Court of Chancery Rejects Defendants' Claim
The Court of Chancery held that the plaintiff had asserted a "garden variety allegation of director interest, in direct challenge to the merger as unfair." As a consequence the court found irrelevant defendants' argument that the underlying claim of corporate usurpation was derivative and extinguished in the merger. Instead, after determining the plaintiff had adequately alleged a pre-merger claim of corporate usurpation that would have survived a motion to dismiss and that the board was aware of the threatened claim at the time of the merger, the potential liability was material to the directors so threatened, and the board acted through the merger both to eliminate the threat of a derivative action and to eliminate as a matter of contract any future pursuit of the derivative claims post-merger, the court found that plaintiff had adequately alleged that a majority of the directors received a material benefit in the merger not shared by the other stockholders. The court thus concluded that the interested directors bore the burden of proving the entire fairness of the transaction "in light of a plausible allegation of unfair price." In concluding that the Plaintiff adequately alleged unfair price, the court noted that the value of the usurpation claims was approximately 5 percent of the gross value of the merger and 10 percent of the merger consideration net of post-closing adjustments. Stated differently, the court held that "any potential derivative claims have been extinguished; what remains are Plaintiff's allegations that the defendant directors were interested in the merger and that the price was unfair, a direct claim belonging to the plaintiffs."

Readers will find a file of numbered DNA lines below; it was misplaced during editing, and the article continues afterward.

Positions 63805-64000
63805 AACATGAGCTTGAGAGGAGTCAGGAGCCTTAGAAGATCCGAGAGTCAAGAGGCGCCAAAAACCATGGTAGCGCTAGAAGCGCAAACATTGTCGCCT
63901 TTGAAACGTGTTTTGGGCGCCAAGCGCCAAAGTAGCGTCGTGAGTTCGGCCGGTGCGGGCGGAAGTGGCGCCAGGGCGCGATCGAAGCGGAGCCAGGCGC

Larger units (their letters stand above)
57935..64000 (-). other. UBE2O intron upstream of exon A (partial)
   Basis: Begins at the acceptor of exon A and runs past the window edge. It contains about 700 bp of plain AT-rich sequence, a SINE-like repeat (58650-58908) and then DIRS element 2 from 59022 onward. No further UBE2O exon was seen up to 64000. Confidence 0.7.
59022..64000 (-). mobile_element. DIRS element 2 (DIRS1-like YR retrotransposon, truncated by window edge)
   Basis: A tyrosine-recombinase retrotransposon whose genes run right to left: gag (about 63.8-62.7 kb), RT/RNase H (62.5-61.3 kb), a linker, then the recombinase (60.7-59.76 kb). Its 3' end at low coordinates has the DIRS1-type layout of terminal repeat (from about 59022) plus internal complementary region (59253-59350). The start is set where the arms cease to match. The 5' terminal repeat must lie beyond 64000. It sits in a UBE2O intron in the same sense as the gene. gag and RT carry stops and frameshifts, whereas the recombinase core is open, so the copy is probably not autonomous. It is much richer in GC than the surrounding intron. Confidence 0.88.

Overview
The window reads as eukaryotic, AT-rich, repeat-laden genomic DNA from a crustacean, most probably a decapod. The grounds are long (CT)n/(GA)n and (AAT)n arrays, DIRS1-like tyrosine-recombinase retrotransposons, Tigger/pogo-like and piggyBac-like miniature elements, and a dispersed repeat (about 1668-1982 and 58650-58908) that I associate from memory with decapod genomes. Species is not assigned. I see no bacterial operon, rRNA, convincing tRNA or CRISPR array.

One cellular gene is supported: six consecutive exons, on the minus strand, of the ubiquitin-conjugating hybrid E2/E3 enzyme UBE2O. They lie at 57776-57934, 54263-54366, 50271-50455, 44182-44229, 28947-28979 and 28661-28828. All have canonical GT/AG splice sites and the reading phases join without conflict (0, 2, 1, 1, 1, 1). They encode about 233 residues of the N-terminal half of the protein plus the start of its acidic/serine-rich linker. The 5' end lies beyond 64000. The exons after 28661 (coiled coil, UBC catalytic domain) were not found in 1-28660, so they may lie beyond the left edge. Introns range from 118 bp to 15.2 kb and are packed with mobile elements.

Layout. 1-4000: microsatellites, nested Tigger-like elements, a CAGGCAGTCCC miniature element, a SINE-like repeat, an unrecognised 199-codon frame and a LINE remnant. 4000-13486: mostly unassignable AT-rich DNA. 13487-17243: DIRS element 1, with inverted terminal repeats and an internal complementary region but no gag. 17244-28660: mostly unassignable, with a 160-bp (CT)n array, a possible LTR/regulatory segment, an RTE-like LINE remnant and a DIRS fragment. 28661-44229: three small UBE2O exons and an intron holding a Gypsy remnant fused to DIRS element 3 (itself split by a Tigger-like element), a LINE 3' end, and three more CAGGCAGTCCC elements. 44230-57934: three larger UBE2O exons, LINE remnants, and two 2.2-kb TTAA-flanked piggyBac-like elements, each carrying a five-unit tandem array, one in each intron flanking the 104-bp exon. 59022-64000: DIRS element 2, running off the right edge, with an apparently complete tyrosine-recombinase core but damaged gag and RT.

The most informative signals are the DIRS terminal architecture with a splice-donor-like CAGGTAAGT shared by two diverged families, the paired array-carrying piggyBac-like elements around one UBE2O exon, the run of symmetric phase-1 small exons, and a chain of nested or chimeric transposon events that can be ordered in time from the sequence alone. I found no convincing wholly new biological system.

Riverstone is a reminder that derivative claims against current officers and directors existing pre-merger are corporate assets. This is in addition to those historically derivative claims that arise in the context of a merger and may be deemed to be both direct and derivative at the same time.
If a plaintiff can allege that a majority of the board against whom derivative claims were threatened or pending both failed to value the claims and bargained to preclude their assertion post-merger, then the plaintiff will have alleged an interest and benefit in the merger not shared with the common stockholders. Framed that way the Court of Chancery may find as it did in Riverstone that the plaintiff has adequately pleaded a direct attack on the merger. Such a claim is direct and not derivative and hence the normal rules about the extinguishment of derivative claims in a merger are not applicable. Transaction planners must therefore be careful in merger transactions to assess whether potential derivative claims are material to a majority of the board and if so either to obtain value for the claims or to advise the board that the merger may not act to extinguish the claims, particularly if the interested board also bargains that the acquirer will not assert the claims post-merger. Riverstone provides guidance that there are two ways in which derivative claims can survive a merger (even if indirectly), and transaction attorneys should consider both.